Plant the seeds about an inch deep. Like most legume crops, they don't need additional nitrogen fertilizer since they have the ability to perform nitrogen fixation — a process in which the roots form a symbiotic relationship with bacteria in the soil to create their own nitrogen. Too much additional nitrogen fertilizer can give you all plants and no beans.

For highest yields, have your soil tested prior to planting. Edamame are not drought tolerant and will produce best with an added inch or so of water per week during the growing season.

  photo  Soybeans, including edamame, are nutritional powerhouses with twice the protein and more oil than other beans but little starch. (Special to the Democrat-Gazette/Karen Ballard)
 
 
HOW TO HARVEST

Since edamame are eaten in the fresh, green stage, you need to monitor the pods as they begin to mature. The individual beans within the pods need to be full and just beginning to touch when you harvest them. They will be slightly immature, but if you wait much longer than that to harvest, the sugar content of the beans will decline.

Typically, there are not many insect or disease concerns with edamame plants, but they are a favorite of deer, so if you live in areas with high deer populations, you might want to use deer fencing.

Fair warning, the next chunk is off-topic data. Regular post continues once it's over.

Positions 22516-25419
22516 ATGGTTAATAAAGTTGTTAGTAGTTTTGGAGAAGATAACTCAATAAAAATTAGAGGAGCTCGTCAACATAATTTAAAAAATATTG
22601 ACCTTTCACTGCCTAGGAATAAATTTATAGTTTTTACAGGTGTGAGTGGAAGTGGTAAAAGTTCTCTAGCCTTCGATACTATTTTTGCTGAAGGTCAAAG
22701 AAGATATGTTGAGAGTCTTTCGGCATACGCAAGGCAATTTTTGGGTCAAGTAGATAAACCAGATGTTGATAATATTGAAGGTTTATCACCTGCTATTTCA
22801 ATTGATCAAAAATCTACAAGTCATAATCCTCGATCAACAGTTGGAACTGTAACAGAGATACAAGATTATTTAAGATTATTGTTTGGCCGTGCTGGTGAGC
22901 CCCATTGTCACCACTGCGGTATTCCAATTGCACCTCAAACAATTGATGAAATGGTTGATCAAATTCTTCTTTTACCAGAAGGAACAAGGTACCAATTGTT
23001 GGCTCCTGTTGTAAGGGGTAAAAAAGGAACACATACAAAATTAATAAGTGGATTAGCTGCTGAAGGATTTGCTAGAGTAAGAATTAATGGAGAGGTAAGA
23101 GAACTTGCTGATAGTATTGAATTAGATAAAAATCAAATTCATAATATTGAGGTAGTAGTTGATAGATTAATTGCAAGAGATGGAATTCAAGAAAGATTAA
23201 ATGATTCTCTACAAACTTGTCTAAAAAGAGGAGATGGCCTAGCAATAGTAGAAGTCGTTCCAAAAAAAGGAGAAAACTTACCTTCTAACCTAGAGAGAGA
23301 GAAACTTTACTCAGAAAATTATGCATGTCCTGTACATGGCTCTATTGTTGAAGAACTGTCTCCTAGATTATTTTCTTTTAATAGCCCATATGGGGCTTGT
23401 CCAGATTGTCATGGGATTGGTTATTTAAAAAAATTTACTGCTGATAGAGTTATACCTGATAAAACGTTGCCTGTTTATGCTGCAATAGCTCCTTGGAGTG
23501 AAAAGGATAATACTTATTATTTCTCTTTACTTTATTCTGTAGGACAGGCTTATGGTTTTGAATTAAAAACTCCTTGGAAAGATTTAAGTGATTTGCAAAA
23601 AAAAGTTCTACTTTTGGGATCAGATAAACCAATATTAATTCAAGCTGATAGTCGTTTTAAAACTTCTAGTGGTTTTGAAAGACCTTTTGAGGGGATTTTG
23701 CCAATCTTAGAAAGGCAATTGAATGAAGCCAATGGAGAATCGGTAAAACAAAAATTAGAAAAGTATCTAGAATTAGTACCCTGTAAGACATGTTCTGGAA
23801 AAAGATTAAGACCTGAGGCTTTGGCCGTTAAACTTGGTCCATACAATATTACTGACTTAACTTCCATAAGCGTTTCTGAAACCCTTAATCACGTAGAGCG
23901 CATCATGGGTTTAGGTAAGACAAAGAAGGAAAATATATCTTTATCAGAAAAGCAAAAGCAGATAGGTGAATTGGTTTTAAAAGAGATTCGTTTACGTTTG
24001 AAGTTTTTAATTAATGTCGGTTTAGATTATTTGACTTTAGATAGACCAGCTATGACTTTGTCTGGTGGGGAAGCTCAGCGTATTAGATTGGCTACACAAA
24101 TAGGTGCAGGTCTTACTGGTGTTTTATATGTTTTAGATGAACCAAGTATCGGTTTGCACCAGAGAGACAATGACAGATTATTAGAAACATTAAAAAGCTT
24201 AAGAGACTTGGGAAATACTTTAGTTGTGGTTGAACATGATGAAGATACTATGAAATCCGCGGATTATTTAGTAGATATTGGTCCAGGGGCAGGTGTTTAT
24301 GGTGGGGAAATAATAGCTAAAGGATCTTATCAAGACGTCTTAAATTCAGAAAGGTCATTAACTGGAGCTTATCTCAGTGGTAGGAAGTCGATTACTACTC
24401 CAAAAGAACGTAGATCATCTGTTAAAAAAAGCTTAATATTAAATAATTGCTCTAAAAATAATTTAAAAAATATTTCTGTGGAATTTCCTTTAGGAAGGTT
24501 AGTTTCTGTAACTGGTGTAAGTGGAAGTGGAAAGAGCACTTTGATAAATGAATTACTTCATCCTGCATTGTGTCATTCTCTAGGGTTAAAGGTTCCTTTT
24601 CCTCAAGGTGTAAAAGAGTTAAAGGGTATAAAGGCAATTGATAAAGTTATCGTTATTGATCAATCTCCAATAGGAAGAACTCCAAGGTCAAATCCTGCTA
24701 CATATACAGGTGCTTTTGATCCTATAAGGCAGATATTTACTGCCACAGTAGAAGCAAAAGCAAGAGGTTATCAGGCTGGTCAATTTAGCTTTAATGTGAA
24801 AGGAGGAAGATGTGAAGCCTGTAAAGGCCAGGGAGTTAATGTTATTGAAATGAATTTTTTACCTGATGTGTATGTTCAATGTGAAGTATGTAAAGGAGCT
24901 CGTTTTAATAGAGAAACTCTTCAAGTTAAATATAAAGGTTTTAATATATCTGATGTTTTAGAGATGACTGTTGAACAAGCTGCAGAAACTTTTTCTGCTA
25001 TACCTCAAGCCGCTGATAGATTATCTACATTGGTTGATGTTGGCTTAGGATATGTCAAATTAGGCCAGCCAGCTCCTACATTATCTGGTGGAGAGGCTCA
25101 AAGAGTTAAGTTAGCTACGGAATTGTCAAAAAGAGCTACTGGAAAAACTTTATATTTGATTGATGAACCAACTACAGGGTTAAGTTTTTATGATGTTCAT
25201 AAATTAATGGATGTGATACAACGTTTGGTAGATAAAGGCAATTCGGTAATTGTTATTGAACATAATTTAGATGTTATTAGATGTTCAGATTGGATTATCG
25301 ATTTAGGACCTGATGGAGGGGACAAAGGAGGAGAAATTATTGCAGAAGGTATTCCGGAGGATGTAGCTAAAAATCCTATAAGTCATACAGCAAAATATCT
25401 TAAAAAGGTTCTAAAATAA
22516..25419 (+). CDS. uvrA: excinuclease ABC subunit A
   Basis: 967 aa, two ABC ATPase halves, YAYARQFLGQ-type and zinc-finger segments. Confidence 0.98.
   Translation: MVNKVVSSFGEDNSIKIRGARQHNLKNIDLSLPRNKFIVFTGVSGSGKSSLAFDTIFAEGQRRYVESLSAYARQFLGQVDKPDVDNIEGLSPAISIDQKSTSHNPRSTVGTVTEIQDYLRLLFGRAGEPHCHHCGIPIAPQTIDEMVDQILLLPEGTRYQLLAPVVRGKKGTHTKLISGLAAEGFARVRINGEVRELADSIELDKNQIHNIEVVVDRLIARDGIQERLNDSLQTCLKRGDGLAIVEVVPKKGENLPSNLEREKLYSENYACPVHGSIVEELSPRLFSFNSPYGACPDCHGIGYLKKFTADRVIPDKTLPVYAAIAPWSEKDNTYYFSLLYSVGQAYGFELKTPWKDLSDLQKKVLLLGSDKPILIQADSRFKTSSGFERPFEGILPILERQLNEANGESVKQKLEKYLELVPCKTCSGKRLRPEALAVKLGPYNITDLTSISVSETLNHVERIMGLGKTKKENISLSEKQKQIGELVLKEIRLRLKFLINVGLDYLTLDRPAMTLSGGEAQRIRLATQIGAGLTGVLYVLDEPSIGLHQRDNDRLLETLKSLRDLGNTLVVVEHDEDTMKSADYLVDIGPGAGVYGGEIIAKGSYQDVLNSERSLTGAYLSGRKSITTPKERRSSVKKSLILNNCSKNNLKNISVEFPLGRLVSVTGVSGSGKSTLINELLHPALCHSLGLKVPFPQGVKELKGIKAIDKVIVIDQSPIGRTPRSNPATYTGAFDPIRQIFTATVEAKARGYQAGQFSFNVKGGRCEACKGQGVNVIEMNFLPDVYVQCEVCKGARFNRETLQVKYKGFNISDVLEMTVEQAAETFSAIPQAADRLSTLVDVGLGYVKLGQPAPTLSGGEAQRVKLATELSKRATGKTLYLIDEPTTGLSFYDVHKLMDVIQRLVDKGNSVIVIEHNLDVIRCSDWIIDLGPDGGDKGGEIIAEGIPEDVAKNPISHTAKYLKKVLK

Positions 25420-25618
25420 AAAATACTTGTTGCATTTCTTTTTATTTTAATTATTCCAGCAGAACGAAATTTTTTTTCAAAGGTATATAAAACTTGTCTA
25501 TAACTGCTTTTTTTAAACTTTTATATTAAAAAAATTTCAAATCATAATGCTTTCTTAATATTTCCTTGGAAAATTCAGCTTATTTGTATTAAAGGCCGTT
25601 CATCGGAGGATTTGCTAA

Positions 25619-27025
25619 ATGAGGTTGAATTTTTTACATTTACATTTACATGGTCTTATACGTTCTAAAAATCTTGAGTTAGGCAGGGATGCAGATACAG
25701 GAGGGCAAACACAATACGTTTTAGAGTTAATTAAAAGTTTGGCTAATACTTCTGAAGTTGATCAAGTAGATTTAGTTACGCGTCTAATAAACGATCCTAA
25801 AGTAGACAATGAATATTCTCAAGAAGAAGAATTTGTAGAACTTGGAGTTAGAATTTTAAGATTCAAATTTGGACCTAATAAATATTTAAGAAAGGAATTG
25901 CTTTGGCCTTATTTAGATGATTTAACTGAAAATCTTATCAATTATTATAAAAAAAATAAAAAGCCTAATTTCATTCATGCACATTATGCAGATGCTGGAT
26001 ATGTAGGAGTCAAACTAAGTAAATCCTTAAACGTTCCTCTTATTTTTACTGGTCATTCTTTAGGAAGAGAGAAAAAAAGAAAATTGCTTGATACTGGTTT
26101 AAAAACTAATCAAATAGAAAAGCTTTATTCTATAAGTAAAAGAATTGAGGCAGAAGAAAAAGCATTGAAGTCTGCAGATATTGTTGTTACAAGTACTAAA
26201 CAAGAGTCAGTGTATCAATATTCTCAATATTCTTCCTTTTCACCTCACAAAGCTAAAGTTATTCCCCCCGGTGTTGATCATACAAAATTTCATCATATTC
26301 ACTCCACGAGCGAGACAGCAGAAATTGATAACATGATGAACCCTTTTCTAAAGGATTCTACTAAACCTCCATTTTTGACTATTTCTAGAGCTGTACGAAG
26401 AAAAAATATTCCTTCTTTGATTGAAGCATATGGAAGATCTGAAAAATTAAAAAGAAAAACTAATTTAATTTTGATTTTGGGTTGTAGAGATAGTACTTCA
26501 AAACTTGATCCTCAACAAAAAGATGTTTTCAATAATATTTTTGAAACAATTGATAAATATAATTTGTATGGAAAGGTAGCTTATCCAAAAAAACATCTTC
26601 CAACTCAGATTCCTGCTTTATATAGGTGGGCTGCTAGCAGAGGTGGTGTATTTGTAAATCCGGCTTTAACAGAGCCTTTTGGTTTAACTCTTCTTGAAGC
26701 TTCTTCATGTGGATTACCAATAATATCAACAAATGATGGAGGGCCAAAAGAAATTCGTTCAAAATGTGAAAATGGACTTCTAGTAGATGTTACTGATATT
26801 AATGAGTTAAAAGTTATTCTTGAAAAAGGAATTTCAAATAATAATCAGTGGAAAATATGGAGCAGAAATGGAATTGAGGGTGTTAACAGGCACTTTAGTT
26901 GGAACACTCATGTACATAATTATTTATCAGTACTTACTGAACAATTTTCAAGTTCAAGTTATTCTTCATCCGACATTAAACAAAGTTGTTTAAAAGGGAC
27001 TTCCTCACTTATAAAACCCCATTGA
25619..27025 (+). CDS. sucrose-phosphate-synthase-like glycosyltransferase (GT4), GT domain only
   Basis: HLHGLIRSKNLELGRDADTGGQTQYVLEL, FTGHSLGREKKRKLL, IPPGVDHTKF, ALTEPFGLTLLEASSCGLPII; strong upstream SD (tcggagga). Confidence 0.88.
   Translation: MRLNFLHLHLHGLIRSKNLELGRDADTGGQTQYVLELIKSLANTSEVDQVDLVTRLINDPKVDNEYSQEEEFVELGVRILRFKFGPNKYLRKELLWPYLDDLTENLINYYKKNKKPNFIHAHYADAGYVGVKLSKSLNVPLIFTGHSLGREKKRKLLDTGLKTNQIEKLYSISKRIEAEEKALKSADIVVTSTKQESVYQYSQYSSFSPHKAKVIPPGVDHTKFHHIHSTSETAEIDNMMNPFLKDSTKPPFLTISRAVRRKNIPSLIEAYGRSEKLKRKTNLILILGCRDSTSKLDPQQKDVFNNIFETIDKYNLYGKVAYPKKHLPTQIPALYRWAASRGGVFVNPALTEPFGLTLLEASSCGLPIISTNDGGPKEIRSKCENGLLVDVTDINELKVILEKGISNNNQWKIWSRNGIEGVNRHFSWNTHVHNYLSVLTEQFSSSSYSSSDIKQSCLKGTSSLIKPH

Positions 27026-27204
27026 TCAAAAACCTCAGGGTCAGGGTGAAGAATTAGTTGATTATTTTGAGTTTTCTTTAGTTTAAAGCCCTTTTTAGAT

As with any crop grown in your garden, monitor the plants regularly to spot any problems.

Edamame is only one of myriad types of vegetable soybeans that American consumers are discovering. Edamame is not a large commercial farming endeavor in the United States — yet. Arkansas was the first state to begin growing it commercially, in 2012, and a processing plant was opened in Mulberry to handle production and shipping.

Today it is considered a niche industry, with more farms beginning to plant edamame.

Growth in the plant-based food market has exploded and continues to grow. One small family farm in the Delta, B&B Legacy Farms, is working hard to promote vegetable soybeans and their benefits. More information on growing and using soybeans is on their website at bandblegacyfarms.com.

Print Headline: Edamame mia!